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Concern over India’s decision to withdraw old currency notes

India's central bank's recent decision to withdraw notes printed before 2005 has caused some uncertainty and unhappiness in the country.

MUMBAI: India's central bank's recent decision to withdraw notes printed before 2005 has caused some uncertainty and unhappiness in the country.

Those without bank accounts are concerned that they may not be able to change their old notes, while opposition parties argue the move may only worsen the problem it intends to fix.

The move is aimed at curbing forged notes and takes a step towards circulating new notes with improved security features.

But the Reserve Bank of India's (RBI) decision to withdraw currency notes issued before 2005 has led to fears that old notes would be deemed illegal.

Siddharth Mandleywala , fund manager at Concept Securities Pte Ltd, said: “Initially, after the announcement, people panicked. There was a hue and cry, particularly on social networking sites, Whatsapp, Facebook, Twitter. But then later, the RBI clarified its intentions. So I think there is not much panic seen now.”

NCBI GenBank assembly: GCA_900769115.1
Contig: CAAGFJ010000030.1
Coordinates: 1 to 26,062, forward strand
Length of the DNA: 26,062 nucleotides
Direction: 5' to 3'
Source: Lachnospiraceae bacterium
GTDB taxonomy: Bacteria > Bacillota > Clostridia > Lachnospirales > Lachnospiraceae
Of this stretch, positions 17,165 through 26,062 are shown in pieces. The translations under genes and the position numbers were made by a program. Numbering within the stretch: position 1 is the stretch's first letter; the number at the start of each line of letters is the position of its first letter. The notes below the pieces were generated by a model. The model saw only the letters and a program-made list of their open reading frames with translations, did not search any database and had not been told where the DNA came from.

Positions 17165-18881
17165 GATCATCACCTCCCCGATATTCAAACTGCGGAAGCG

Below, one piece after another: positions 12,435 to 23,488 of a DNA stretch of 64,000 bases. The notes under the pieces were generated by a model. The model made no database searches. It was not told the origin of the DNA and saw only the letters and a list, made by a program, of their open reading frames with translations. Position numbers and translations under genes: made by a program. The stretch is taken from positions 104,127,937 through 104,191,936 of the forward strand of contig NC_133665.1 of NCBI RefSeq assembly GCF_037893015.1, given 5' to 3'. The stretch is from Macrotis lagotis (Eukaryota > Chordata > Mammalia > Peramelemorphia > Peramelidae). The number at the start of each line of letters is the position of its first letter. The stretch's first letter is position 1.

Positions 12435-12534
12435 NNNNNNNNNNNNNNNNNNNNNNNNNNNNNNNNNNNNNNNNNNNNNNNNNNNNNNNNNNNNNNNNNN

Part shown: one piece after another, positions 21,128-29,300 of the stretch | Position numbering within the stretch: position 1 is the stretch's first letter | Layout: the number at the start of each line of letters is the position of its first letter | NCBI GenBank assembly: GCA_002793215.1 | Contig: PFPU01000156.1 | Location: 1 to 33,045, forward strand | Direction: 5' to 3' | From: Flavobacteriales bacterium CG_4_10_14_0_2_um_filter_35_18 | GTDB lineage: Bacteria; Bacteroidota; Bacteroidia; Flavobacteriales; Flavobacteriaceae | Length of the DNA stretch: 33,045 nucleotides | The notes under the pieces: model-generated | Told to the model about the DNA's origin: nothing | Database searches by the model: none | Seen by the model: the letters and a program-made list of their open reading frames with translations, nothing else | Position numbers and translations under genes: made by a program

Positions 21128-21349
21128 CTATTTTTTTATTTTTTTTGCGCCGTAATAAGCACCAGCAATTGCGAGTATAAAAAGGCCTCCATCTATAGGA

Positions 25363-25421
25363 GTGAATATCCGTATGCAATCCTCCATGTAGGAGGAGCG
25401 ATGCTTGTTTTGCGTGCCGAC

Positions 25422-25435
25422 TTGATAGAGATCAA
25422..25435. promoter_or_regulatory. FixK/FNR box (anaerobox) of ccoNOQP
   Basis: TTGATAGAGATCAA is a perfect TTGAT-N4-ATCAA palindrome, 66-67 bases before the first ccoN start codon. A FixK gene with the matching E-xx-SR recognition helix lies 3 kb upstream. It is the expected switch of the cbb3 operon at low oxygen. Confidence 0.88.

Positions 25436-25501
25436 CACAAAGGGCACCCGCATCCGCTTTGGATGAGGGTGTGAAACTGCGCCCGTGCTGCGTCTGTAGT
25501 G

RBI has clarified that notes issued before 2005 will continue to be legal tender until March 31, after which holders will have to exchange the currency with banks.

But traders, who generally hoard large amounts of cash, worry about banks' readiness to cooperate in this process.

Ajoy Bhattacharya, former president of the Southern Gujarat Chamber of Commerce and Industries, said: “This will curb hoarding of money in rural areas and also bring out black money. But the concern is whether banks will cooperate with people who want to exchange notes.

“There are about four to five million people in Surat and I doubt banks will exchange money for them.”

Opposition parties have also highlighted that the move will hit the poor who do not have bank accounts and who may have a tough time exchanging notes.

They also argue that the move - which is also meant to tackle black money or unaccounted cash - will only worsen the issue, because those with enough resources will still be easily able to convert the black money into new notes.

Meenakshi Lekhi, a BJP spokesperson, said: “The latest gimmick of the Finance Ministry's demonetisation of currency notes before 2005 is basically an attempt to obfuscate the issue of black money."

India's underground economy is estimated to account for about 50 per cent of its gross domestic product, which explains why the central bank is keen to tackle the problem. But with the large scale of exchanges expected, this routine exercise practised across central banks all over the world may not prove to be as simple as intended. 

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